Country Reports on Terrorism 2012 - Singapore
|Publisher||United States Department of State|
|Publication Date||30 May 2013|
|Cite as||United States Department of State, Country Reports on Terrorism 2012 - Singapore, 30 May 2013, available at: http://www.refworld.org/docid/51a86e6f37.html [accessed 1 March 2017]|
|Disclaimer||This is not a UNHCR publication. UNHCR is not responsible for, nor does it necessarily endorse, its content. Any views expressed are solely those of the author or publisher and do not necessarily reflect those of UNHCR, the United Nations or its Member States.|
Overview: In 2012, Singapore's bilateral and multilateral engagement on counterterrorism intelligence and law enforcement cooperation was inconsistent and marked by a transactional mindset that impeded the development of broad, deep, and predictable agency-to-agency relationships. While some agencies have had success from time to time, Singapore appeared to provide selective cooperation dependent upon the issue.
As of December, Singapore had detained 16 terrorist suspects. Detainees included members of Jemaah Islamiya (JI), who had plotted to carry out attacks in Singapore in the past, and members of the Moro Islamic Liberation Front. Two persons with links to terrorist groups were newly detained in 2012. In 2012, Singapore released 23 persons on Restriction Orders (RO) and one on Suspension Direction (SD). Detainees released on ROs and SDs were monitored by the Singapore authorities and required to report to authorities on a regular basis.
Legislation, Law Enforcement, and Border Security: Singapore used its Internal Security Act (ISA) to arrest and detain suspected terrorists without trial. The ISA authorizes the Minister for Home Affairs (MHA), with the consent of the president, to order detention without judicial review if it is determined that a person poses a threat to national security. The initial detention may be for up to two years, and the MHA may renew the detention for an unlimited number of additional periods up to two years at a time with the president's consent.
Singapore's 2012 law enforcement actions included:
In February, Singapore released a member of JI, Jumari bin Kamdi, who was detained under the ISA in January 2011. According to an MHA press release, he was cooperative with investigators, and it was assessed that he no longer posed a security threat that required further detention.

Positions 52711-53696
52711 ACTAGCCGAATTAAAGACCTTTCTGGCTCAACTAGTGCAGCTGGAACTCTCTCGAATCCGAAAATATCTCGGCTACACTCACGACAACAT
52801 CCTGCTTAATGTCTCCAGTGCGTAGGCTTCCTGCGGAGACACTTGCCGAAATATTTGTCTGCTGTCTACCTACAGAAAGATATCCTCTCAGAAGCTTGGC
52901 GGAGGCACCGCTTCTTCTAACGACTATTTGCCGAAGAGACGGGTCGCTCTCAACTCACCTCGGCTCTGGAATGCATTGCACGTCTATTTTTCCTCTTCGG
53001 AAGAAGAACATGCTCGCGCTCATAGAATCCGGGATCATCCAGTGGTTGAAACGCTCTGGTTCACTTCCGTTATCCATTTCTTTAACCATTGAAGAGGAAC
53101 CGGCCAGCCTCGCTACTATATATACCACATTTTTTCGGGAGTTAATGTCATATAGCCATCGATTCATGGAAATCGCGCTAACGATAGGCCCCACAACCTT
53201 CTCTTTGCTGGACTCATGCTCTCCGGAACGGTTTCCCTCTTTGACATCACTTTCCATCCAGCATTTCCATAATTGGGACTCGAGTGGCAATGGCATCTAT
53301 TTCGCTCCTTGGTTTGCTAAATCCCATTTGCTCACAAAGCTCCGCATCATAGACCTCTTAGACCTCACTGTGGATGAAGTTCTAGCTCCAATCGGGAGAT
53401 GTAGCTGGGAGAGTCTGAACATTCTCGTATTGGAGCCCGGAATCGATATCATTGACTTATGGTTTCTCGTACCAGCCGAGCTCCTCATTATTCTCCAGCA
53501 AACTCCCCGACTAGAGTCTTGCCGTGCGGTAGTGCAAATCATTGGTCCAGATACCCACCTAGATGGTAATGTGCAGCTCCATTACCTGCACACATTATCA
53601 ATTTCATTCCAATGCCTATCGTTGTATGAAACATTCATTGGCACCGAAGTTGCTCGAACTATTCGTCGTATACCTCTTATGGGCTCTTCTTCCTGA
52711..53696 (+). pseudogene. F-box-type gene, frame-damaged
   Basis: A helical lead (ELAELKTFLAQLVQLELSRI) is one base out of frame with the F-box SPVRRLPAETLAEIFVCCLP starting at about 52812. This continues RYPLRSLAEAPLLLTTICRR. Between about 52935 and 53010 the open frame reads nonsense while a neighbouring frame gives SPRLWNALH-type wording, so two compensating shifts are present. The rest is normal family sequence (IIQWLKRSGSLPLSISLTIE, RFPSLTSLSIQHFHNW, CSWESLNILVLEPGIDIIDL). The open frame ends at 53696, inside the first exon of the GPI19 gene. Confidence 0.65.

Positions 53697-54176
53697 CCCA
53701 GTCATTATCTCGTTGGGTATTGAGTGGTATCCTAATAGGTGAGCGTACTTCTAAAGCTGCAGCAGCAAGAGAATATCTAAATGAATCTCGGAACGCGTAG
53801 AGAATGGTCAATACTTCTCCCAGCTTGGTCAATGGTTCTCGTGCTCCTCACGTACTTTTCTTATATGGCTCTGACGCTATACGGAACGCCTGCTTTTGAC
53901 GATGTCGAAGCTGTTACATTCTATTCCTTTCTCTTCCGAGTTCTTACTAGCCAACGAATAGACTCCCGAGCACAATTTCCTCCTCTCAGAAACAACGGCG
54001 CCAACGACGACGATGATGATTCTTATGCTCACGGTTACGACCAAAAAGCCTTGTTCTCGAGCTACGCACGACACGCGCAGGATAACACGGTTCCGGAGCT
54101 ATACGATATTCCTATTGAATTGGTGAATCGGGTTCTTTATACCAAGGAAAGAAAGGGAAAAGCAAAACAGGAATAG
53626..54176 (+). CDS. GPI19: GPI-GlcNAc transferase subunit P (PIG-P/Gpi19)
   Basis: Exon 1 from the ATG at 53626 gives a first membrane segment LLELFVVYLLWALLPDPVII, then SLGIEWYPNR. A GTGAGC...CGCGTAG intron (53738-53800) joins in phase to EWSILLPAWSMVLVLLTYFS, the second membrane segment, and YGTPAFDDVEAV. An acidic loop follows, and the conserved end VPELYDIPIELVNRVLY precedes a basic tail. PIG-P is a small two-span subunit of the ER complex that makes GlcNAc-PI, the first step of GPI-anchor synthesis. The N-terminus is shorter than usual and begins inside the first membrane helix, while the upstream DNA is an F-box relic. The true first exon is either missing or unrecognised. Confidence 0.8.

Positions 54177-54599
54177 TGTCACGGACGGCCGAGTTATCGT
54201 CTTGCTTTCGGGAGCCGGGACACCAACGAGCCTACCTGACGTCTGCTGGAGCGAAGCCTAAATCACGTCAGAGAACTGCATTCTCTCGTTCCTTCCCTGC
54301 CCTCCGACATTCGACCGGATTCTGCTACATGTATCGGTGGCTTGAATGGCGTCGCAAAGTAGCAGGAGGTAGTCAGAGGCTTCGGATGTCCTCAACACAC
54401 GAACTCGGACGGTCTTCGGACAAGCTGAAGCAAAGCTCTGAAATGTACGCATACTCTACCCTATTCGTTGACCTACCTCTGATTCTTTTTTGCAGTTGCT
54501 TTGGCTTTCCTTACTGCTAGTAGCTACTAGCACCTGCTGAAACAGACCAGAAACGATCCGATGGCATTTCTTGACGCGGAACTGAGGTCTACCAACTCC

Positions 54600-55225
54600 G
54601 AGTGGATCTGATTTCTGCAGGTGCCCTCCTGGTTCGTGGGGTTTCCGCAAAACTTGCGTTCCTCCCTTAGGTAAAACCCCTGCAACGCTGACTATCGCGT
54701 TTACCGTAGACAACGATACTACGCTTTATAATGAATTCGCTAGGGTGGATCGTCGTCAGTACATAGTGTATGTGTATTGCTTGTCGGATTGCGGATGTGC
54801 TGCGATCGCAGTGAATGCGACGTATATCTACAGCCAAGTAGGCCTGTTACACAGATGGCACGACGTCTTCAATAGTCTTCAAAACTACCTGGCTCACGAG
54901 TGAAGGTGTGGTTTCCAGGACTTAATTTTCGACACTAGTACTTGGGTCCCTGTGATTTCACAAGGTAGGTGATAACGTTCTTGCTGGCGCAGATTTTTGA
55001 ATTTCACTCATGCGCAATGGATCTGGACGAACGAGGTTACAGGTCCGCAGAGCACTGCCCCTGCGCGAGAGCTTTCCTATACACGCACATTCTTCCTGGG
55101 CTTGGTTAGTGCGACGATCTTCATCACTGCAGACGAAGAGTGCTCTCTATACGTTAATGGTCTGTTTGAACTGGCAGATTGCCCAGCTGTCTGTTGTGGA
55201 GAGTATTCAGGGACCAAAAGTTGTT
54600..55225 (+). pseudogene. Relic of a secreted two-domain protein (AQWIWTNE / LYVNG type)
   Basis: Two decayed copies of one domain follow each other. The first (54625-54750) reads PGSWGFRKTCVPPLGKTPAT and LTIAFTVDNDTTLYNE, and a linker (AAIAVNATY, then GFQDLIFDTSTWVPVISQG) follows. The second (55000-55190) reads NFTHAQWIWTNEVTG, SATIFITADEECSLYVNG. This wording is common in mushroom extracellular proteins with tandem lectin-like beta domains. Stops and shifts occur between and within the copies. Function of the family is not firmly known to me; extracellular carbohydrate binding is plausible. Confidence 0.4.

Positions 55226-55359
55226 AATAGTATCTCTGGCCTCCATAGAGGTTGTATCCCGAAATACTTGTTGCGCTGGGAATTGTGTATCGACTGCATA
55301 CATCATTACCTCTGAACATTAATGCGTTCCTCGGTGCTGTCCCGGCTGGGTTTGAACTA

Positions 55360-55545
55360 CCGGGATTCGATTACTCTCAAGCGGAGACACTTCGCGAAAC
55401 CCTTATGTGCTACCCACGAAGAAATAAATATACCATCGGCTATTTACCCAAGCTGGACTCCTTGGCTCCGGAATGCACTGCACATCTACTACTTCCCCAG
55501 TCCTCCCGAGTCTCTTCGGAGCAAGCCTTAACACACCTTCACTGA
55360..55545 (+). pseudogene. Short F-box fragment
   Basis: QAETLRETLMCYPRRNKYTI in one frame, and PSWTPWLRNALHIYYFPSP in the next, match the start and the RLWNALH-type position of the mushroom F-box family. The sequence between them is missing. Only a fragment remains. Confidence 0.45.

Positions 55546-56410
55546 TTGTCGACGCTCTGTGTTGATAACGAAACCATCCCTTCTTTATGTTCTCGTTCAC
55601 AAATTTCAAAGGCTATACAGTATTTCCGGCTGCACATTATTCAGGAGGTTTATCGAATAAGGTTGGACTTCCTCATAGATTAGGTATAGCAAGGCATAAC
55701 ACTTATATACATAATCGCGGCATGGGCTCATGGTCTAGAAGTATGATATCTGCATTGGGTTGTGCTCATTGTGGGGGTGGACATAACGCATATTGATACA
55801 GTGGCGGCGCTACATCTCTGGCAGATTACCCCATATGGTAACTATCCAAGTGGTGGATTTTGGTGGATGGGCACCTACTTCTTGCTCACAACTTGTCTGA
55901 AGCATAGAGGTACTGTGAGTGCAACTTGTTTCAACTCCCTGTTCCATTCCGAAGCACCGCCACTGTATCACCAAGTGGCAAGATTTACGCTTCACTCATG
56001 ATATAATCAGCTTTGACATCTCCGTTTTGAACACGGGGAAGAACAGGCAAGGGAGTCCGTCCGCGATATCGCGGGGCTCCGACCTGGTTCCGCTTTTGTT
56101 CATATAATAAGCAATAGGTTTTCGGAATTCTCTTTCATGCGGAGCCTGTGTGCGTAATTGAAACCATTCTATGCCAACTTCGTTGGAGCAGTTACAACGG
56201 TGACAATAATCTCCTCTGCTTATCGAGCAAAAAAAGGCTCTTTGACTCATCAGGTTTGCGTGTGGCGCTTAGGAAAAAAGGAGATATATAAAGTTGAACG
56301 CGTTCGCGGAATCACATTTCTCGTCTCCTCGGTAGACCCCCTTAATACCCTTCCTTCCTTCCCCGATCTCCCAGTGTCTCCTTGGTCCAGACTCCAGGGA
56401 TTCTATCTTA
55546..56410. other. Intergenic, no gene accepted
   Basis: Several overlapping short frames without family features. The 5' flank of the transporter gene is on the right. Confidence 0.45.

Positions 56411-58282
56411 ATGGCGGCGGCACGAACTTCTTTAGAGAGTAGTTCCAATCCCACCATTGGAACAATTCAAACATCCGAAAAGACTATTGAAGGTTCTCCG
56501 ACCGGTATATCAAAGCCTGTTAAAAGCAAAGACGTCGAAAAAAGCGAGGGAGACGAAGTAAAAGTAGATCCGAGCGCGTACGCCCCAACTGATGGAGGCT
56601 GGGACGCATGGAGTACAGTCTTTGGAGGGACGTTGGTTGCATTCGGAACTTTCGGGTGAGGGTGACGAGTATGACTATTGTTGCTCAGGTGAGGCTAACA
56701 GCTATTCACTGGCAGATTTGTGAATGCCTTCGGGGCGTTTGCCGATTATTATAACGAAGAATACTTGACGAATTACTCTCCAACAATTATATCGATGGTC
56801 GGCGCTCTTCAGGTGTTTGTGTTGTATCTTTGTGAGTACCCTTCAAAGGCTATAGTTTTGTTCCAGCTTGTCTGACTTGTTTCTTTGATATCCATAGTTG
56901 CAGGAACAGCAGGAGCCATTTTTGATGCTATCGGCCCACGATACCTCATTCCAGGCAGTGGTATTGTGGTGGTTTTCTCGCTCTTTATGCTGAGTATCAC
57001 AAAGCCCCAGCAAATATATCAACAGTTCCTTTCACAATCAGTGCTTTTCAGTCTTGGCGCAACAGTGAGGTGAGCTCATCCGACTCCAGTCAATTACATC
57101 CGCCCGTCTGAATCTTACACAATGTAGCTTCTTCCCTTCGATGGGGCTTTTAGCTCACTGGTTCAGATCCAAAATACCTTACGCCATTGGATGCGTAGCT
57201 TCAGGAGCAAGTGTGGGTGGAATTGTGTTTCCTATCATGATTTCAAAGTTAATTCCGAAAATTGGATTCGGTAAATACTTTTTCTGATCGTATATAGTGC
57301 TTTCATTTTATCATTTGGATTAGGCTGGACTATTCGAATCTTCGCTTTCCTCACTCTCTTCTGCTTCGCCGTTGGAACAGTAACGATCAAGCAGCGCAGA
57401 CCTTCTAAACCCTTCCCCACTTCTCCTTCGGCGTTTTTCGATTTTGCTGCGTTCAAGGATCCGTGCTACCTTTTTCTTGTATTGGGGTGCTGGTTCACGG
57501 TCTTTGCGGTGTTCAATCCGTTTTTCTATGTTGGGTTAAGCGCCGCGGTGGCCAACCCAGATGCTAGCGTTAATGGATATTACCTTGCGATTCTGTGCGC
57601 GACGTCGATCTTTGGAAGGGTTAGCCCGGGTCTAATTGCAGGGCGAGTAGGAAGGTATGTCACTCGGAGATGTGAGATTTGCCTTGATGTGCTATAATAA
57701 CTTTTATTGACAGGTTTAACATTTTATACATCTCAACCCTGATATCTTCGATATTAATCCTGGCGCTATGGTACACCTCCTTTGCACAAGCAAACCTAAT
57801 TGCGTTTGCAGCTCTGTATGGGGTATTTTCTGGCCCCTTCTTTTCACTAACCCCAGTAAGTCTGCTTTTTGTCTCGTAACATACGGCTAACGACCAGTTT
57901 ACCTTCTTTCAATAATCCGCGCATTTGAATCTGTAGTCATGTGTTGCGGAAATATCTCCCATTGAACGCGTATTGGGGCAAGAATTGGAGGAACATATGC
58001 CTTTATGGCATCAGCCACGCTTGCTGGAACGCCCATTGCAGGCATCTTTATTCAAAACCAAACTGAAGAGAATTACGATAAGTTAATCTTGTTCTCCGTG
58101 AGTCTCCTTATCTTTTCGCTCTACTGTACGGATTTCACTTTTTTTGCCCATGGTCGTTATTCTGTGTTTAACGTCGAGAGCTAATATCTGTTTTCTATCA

In February, Singapore detained JI member Abd Rahim Abdul Rahman. He attended terrorist training in Afghanistan with al-Qa'ida (AQ) in 1999 and 2000. Rahman was arrested in Malaysia in February 2012 and deported to Singapore.
In May, Singapore detained JI member Husaini Ismail. He was arrested in Indonesia in June 2009 for immigration violations and deported to Singapore after his release in May. He attended terrorist training in Afghanistan with AQ in 1999 and 2000. According to the MHA, both he and Rahman were actively involved in reconnoitering several potential local and foreign targets in Singapore for the purpose of a terrorist attack.
Countering Terrorist Finance: Singapore is a member of the Financial Action Task Force (FATF) and the Asia/Pacific Group on Money Laundering, a FATF-style regional body. There were no assets frozen or confiscated for terrorist finance-related crimes. For further information on money laundering and financial crimes we refer you to the 2013 International Narcotics Control Strategy Report (INCSR), Volume 2, Money Laundering and Financial Crimes: http://www.state.gov/j/inl/rls/nrcrpt/2012/.
Regional and International Cooperation: In August, the Republic of Singapore Navy participated in the annual Southeast Asia Cooperation Against Terrorism exercise, together with the U.S. Navy and the navies of Brunei, Indonesia, the Philippines, and Thailand. Singapore was an active participant in ASEAN and is a member of the Proliferation Security Initiative.
Countering Radicalization and Violent Extremism: Singapore maintained a de-radicalization program that focused on countering detainees' extremist ideology. Singapore enlists the support of religious teachers and scholars to study JI's ideology, develops teachings to counter the group's spread within Singapore's Muslim community, and provides counseling to detainees. Religious counseling for detainees continues after release. Among those individuals released from detention, there were no reported cases of recidivism.